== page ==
It is, once again, the time of year where we look towards the future to define the goals and approaches that we will take for our careers throughout the upcoming year. To help the millions of architects who visit ArchDaily every day from all over the world, we compiled a list of the most popular ideas of 2018, which will continue to be developed and consolidated throughout 2019.
Over 130 million users discovered new references, materials, and tools in 2018 alone, infusing their practice of architecture with the means to improve the quality of life for our cities and built spaces. As users demonstrated certain affinities and/or demonstrated greater interest in particular topics, these emerged as trends.
This Monday brings with it not just a new week, but a new year. 2019 is the year of the Pig, and as the New Year starts ArchDaily is committed to furthering its mission of fostering knowledge and inspiration for architects, helping them build better cities, and becoming a professional tool. Since Archdaily China was founded in 2015, the team has been dedicated to serving Chinese architects and promoting their works worldwide.
To celebrate the New Year, we have collected greetings from a number Chinese architects. Through this call, we hope to extend their blessing to all architecture lovers.
While many architects consider windows for brightening interior spaces, Norman Foster is intrigued by natural light from above. The British star architect has long held Louis Kahn and Alvar Aalto in high esteem for how they handled daylight - especially with regard to the roof. In particular large public buildings benefit from this strategy creating enjoyable spaces. Therefore, Foster regards daylight from above as indispensable when he develops megastructures for airports on the ground or tall skyscrapers for work. But daylight from above is much more than an aesthetic dimension, remarks Foster: "Quite apart from the humanistic and poetic qualities of natural light there are also energy implications."
Interior spaces are a constellation of multiple elements framed by a building’s architecture. Furniture, in particular, plays a key role in defining a space, affecting the uses, comfort level, and feel of the space. Creating a coherent design that maximizes function and activates a living space requires furniture pieces that are not only aesthetically pleasing to begin but are also timeless - creating a dialogue between furniture and architecture.
- Architects: Estudio Carme Pinós
- Location: Plaza Gardunya Nº 9, Barcelona, Spain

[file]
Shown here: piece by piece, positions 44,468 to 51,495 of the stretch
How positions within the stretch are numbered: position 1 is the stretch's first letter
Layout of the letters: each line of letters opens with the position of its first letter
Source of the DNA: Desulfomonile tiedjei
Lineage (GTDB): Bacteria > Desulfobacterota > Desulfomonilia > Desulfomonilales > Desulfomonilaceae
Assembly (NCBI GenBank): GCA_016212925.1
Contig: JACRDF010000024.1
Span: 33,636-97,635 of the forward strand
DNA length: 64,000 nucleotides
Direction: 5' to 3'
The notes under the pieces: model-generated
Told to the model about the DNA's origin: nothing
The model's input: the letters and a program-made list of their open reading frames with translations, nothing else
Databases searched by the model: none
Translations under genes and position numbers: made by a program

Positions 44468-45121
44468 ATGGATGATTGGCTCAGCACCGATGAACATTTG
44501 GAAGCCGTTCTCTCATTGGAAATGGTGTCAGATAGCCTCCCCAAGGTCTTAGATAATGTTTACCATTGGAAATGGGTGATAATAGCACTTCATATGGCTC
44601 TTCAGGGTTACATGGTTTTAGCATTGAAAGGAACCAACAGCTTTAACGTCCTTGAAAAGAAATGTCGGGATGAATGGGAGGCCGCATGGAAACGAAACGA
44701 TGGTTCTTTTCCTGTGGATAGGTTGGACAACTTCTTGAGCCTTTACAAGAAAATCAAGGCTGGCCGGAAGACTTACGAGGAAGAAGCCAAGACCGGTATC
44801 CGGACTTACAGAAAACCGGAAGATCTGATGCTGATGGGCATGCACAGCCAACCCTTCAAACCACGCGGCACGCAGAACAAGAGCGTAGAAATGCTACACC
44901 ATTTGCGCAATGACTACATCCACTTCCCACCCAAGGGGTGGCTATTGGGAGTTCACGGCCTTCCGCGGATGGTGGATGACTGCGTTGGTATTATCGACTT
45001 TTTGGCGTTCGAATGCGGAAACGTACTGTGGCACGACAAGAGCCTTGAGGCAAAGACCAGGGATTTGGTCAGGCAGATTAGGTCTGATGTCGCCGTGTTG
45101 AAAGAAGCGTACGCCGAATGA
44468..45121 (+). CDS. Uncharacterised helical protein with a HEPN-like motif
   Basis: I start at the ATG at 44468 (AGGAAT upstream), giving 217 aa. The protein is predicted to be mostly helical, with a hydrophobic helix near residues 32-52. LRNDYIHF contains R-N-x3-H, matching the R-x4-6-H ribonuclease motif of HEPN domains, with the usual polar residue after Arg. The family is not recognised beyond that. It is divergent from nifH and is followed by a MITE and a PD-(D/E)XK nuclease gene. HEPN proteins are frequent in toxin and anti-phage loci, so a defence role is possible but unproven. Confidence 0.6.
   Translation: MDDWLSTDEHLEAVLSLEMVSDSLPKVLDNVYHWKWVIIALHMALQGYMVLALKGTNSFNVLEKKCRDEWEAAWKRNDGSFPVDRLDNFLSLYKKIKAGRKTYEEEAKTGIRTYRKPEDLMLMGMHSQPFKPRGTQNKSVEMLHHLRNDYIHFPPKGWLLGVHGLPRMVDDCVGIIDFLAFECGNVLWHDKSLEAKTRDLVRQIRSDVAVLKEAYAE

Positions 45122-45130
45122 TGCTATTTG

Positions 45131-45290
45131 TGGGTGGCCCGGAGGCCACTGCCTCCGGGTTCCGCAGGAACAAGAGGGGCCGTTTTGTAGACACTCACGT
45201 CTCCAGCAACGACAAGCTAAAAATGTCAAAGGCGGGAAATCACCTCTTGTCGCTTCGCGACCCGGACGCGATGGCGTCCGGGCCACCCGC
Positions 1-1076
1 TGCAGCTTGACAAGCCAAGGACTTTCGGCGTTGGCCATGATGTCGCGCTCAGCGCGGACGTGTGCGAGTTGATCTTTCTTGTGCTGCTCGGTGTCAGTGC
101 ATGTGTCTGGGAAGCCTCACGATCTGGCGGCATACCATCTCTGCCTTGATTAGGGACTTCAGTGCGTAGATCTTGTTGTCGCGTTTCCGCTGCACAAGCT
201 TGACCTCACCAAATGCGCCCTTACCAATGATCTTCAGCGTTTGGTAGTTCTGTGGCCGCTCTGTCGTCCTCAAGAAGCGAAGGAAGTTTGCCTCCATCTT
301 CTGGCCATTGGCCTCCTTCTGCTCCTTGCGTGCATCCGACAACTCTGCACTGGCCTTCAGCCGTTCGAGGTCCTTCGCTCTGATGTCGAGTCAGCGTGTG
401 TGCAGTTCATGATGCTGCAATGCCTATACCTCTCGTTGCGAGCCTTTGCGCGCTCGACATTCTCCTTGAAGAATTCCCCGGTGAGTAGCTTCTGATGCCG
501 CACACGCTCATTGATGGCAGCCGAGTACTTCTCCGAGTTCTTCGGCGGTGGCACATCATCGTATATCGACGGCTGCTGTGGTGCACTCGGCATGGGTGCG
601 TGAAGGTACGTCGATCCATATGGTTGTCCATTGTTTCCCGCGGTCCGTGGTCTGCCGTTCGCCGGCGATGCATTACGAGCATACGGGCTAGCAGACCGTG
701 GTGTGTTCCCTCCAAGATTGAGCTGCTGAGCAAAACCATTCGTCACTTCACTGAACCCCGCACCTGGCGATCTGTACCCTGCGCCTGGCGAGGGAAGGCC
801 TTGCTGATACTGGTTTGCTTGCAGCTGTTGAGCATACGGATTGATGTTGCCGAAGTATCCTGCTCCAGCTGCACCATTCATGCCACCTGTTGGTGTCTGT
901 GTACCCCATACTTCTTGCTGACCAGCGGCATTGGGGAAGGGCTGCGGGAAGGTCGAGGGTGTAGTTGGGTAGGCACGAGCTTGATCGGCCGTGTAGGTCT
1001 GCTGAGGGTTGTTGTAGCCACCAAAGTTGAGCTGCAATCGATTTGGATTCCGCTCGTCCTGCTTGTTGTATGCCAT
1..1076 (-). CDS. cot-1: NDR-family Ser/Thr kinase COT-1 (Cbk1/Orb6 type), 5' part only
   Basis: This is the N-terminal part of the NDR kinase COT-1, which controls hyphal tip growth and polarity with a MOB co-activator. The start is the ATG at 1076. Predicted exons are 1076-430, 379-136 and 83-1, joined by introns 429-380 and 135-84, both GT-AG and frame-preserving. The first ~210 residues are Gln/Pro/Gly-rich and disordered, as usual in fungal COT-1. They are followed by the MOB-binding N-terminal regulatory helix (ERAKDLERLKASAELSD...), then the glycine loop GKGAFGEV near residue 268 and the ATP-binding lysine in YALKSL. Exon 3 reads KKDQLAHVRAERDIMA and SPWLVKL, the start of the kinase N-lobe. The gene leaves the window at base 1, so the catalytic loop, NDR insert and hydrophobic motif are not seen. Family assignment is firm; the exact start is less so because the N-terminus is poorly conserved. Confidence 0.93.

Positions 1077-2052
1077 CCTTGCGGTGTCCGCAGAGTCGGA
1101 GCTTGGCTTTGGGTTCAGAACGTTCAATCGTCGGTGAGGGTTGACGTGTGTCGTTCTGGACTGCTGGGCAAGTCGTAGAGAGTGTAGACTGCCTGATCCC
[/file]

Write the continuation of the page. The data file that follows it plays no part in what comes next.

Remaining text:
- Category: University
- Lead Architects: Carme Pinós Desplat
- Architects Director Project: Samuel Arriola
- Collaborating Architects: Elsa Martí, Roberto Carlos García, Holger Hennefarth, Blanca Perote, Ana Isabel Rodríguez, Inés Senghour, Francisco Olivas
- Area: 118510.65 ft2
- Project Year: 2017
- Photographs: Duccio Malagamba
We’ve already talked about this. You’re preparing your final project (or thesis project). You’ve gone over everything in your head a thousand times; the presentation to the panel, your project, your model, your memory, your words. You go ahead with it, but think you'll be lousy. Then you think just the opposite, you will be successful and it will all be worth it. Then everything repeats itself and you want to call it quits. You don’t know when this roller coaster is going to end.
Until the day arrives. You present your project. Explain your ideas. The committee asks you questions. You answer. You realize you know more than you thought you did and that none of the scenarios you imaged over the past year got even close to what really happened in the exam. The committee whisper amongst themselves. The presentation ends and they ask you to leave for a while. Outside you wait an eternity, the minutes crawling slowly. Come in, please. The commission recites a brief introduction and you can’t tell whether you were right or wrong. The commission gets to the point.
You passed! Congratulations, you are now their new colleague and they all congratulate you on your achievement. The joy washes over you despite the fatigue that you’ve dragging around with you. The adrenaline stops pumping. You spend weeks or months taking a much-deserved break. You begin to wonder: Now what?
It happens to almost all of us eventually, and for pretty much everybody, the experience ranges from unpleasant to downright panic-inducing … so get your moving box ready because “Quitting Your Job” is today’s topic, something that I, unfortunately, know a lot about.
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- Architects: UnSangDong Architects
- Location: 1-1 Wolgye-dong, Nowon-gu, Seoul, South Korea
- Category: Community center
- Lead Architects: Jang Yoon Gyoo , Shin Chang Hoon
- Design Team: Choi Soohoon
- Site Area: 14,382.0 m2
- Building Area: 359.37 m2
- Gross Floor Area: 359.37 m2
- Project Year: 2017
- Photographs: Sergio Pirrone